This paper analyzes the impact on social welfare of government policies supporting open source software (OSS). Mass-market consumers can be divided between those who are informed about the existence of OSS and those who are uninformed. Since OSS producers have little incentive to advertise, there may be a substantial mass of uniformed consumers, leading to market failures that may justify government intervention. We study three government policies: (a) mandated adoption, whereby the government forces public agencies, schools, and universities to adopt OSS, (b) information provision, whereby the government informs the uninformed users about the existence and the characteristics of OSS, and (c) subsidy, whereby the government makes a payment to consumers if they adopt OSS. We show that mandated adoption and information provision may increase social welfare, but the subsidy always reduces it. When network externalities are added to the model, we show that mandated adoption and information provision may increase social welfare if they help the market to tip towards standardization.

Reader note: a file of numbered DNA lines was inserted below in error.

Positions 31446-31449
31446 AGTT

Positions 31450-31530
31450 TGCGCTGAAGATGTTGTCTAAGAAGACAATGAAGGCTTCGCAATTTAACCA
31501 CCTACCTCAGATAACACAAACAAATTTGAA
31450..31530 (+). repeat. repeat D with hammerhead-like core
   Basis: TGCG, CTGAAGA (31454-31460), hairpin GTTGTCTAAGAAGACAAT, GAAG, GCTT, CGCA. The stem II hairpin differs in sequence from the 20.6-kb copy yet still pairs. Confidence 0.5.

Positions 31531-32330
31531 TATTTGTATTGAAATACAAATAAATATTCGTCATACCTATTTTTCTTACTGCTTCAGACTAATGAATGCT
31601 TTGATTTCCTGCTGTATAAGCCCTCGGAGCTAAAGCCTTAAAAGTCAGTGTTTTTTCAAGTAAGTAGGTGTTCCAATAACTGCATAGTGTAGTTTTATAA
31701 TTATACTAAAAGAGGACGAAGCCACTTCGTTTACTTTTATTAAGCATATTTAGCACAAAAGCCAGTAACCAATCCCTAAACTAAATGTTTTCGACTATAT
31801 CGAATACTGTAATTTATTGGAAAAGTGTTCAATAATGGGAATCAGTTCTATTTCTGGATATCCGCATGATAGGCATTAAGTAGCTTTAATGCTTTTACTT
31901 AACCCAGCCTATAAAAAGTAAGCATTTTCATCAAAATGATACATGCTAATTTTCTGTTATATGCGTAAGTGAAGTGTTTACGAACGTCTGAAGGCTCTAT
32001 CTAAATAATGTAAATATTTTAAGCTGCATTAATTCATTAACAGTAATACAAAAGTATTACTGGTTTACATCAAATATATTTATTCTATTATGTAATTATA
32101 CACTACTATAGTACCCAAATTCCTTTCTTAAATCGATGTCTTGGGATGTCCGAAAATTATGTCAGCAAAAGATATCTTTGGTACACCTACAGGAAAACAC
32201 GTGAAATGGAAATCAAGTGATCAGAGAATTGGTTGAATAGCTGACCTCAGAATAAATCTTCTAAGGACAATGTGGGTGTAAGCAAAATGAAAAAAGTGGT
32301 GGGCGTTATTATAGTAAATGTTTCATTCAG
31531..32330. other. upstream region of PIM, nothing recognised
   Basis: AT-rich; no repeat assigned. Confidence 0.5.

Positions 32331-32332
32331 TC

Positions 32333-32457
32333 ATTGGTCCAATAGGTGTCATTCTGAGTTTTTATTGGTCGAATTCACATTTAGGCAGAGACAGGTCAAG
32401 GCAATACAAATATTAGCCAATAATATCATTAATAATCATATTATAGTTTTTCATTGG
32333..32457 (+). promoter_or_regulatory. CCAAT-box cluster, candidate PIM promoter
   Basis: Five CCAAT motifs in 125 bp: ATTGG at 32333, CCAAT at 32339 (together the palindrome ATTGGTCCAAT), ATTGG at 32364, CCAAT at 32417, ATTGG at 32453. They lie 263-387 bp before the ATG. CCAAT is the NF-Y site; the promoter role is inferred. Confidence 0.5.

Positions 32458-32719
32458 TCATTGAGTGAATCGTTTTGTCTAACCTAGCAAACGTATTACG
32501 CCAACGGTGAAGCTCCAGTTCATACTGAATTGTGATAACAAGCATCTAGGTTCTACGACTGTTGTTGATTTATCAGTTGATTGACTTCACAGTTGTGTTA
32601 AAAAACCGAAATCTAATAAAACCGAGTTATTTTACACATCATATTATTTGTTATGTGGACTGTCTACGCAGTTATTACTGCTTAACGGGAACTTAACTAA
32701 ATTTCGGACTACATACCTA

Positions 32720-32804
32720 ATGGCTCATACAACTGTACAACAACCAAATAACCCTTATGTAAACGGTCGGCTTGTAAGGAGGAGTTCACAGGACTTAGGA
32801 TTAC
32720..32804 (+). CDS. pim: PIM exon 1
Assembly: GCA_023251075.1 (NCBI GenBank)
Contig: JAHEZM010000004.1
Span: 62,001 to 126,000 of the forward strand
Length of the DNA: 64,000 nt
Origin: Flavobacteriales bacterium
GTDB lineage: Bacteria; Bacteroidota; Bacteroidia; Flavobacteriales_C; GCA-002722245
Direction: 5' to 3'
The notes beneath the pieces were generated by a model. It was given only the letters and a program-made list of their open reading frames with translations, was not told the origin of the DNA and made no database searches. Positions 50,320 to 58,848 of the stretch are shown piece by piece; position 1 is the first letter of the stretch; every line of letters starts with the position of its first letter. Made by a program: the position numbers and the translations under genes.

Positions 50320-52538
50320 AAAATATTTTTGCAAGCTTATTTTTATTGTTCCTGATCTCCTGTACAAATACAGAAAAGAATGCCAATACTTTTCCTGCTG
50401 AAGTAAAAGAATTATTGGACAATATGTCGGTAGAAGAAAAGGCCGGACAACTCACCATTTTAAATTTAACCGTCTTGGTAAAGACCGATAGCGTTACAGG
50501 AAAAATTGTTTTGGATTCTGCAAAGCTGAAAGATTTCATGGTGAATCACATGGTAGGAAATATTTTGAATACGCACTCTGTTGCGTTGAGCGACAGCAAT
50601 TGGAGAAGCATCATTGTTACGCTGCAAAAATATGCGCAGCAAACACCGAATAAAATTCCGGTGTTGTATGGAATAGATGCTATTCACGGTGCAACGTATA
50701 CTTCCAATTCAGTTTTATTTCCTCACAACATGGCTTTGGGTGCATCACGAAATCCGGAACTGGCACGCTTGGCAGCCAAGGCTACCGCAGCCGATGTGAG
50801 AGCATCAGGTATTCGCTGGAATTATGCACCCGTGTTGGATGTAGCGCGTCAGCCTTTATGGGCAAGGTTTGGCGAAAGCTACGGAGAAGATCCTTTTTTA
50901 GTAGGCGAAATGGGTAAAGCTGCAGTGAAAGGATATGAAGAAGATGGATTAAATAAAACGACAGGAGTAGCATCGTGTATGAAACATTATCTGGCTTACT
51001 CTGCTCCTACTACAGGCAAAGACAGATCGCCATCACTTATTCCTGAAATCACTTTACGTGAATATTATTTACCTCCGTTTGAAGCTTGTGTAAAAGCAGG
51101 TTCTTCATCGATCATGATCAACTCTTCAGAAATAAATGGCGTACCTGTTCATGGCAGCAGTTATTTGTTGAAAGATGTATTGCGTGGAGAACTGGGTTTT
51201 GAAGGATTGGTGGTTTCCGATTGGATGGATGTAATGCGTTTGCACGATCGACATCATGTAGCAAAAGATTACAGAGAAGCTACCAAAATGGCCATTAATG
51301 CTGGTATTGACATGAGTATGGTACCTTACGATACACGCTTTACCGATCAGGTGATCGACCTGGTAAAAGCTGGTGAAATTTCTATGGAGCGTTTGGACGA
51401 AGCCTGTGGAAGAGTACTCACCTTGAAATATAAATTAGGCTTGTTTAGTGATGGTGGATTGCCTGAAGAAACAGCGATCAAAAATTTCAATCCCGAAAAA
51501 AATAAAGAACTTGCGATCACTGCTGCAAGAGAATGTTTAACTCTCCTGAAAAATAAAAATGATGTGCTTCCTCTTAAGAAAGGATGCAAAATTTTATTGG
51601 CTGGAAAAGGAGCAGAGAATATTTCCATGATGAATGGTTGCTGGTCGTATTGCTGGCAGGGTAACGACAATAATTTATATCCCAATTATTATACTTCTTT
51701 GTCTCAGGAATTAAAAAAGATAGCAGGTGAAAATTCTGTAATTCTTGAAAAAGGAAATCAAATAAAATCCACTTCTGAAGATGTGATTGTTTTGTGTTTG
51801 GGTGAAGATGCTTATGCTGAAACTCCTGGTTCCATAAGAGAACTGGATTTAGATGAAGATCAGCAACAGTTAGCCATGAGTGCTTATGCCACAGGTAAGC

information provision mandated adoption network externalities open source software software subsidy